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The intricacies of Sharks' deal with Pumas and Border

NEWS: The Sharks have provided more details regarding their new rugby partnerships with the Pumas and Border Rugby Unions.


At the weekend @rugby365com reported that Sharks have formed a new strategic partnership with fellow South African rugby unions Border and the Pumas.

As far as @rugby365com understands, the deal with the Border Rugby Union will see the Sharks provide some financial stability, sound governance, support for the running of club and school rugby, and the exchange of players.

While the deal with Pumas will also include player exchange between the two franchises, it will focus more on the Nelspruit Union’s commercial side.

On Thursday, the Sharks released an official statement, explaining the partnership which aimed at collaborative growth and development that benefits all three unions in a ground-breaking effort.

According to the statement released by Sharks, the partnership between the Unions involves the formation of working groups designed to effectively focus on player and commercial interests across the entities.

The formal partnership that contractually binds the parties together has established certain deliverables to achieve the aim of developing sustainable growth in the regions of the Eastern Cape and Mpumalanga, both on and off the field.


The Sharks stated: “There will be a two-pronged approach to these partnerships, with the Border focus aimed at grassroots development by adding expertise to their structures, including infrastructure development (corporate and playing programmes), advisory assistance on corporate governance, a feeder system for the Academy and a greater push for Women’s rugby.

“The Pumas partnership represents a player-oriented focus on player optimisation and player contracting opportunities such as player exchanges, as well as assistance with commercial growth like the sponsorship portfolio, the upsell of advertising, access to suites and the sharing of rugby-specific intellectual property.”

The Sharks CEO Eduard Coetzee said: “This is not about the Sharks buying or taking control, but collaboration. Border come from a place that shows a real willingness to rebuild, they’re proudly the cradle of rugby in South Africa and we want to partner with them at every level, from grassroots up, to assist them to re-establish as a professional company and powerhouse in South African Rugby that we believe they should be.

“We’re also thrilled to announce the exclusive strategic partnership with the Pumas, a sharing of commercial inventory, sponsorships and advertising, as well as player exchanges – but not during overlapping competitions – which is a very exciting partnership.”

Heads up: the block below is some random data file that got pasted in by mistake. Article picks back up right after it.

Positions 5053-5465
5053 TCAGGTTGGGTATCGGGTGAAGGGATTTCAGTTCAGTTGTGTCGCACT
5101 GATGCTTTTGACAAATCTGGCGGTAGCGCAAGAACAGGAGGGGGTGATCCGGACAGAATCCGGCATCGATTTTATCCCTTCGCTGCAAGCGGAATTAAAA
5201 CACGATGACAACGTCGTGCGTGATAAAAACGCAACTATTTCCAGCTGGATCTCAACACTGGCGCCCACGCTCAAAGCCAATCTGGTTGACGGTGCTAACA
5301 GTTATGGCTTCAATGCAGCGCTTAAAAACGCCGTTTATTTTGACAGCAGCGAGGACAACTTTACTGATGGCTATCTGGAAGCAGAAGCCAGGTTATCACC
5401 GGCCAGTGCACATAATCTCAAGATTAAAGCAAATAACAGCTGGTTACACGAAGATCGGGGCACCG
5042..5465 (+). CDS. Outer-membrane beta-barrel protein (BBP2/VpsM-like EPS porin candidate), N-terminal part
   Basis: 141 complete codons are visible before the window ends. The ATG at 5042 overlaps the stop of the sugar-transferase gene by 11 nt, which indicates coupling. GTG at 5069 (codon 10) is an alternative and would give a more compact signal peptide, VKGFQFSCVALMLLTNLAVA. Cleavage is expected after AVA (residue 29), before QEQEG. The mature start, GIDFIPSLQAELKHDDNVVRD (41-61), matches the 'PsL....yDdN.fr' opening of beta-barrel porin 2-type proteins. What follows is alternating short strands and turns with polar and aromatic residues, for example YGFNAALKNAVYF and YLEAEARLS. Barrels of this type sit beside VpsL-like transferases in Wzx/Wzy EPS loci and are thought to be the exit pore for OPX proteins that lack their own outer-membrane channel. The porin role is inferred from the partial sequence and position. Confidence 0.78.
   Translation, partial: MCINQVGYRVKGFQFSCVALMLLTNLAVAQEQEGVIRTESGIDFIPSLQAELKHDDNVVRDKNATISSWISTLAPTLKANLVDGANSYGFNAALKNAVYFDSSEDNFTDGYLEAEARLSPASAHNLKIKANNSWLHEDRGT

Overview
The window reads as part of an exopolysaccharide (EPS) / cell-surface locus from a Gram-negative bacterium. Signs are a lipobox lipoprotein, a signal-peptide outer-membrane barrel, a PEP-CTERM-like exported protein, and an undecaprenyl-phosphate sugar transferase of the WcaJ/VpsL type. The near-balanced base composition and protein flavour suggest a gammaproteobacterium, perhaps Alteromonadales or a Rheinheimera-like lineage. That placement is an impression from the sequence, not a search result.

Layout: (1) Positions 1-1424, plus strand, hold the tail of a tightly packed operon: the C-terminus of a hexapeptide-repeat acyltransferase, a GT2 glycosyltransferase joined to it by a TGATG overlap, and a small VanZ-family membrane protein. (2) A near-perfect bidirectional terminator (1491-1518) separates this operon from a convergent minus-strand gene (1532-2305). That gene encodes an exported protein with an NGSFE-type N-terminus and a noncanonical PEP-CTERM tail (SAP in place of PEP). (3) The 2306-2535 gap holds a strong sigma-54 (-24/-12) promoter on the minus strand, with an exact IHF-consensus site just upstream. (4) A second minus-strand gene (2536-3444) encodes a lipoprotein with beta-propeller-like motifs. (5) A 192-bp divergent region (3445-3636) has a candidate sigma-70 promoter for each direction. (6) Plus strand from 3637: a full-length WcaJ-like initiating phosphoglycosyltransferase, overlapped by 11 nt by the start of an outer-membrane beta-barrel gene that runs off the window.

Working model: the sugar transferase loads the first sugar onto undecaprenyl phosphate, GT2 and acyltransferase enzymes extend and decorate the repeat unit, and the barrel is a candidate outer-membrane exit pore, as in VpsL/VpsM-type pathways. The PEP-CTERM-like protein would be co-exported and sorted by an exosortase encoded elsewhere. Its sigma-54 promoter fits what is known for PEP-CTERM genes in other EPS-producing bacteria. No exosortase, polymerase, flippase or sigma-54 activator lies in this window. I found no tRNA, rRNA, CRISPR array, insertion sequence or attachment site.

‘Waking up the Bulldog’

The president of the Border Rugby Football Union Zuko Badli admitted how thrilled he and his executive were to partner with The Sharks.

“We are also excited about this partnership, the relationship between our two unions goes back many years and in waking up the bulldog, we saw it proper to have an equity partner, but at this stage this is a strategic partnership.

“There are a number of pillars we want to benefit from with this partnership with the Sharks because we’re one year out of administration. We have paid off the debt to SARS that was owed a year ago and these are the kinds of best business practices we are aiming for.

“We want to get the sponsors back and that means improving trust because of our history and we feel that partnering with the Sharks will help improve our marketing and monetisation, as well as commercialisation of the union.

“We also include on this list corporate governance and best practices, financial management and administrative systems.

“These are the things we will look at, as well as giving our players opportunities as part of this partnership, opportunities they would not normally get. The Sharks will also receive preference in terms of buying and selling of players.

“As Border, we are very proud and happy with this partnership, one we know will benefit the rugby loving community of the Border region.”

Explaining the reasoning behind the partnership that goes beyond rugby, Coetzee explained: “We are in the human capital business and with Vincent Mai, one of our controlling owners who has a passion for the Eastern Cape, we reached out to Border who are our neighbouring province.

“There’s a huge influx of kids from the Eastern Cape who attend school in KZN and we have a number of players from the area in our current squad. Equally, we wouldn’t have won the World Cup without players from the region. So there is a traditional relationship already in place, and this partnership is a way to also pay back.

“There’s a lack of trust and a sense of pessimism in South African sport, especially in rugby at the moment, so we find that everything that happens is conversational. What we’ve worked hard on is a solution to help Border and we see it as a privilege to be in this situation.”

Delving further into the partnership with the Pumas and Border, Coetzee added: “We’re currently trying to manage a squad with 11 or 12 internationals and that plays for 11 months of the year, so if we have really strong trust and strategic partnerships, a player who sits in our squad but doesn’t get to play, can be a Border player for a full Currie Cup, knowing that he’s the first player we can draw in the case of injuries to our team.

“From a high-performance point of view, that is the ultimate aim. Instead of having players watch rugby from the sidelines, they will get opportunities with another union with a similar value system and culture.”

Coetzee concluded: “Hopefully down the line in a year or two, there will be even greater opportunities available which is a win for us, our partners and for South African rugby,”

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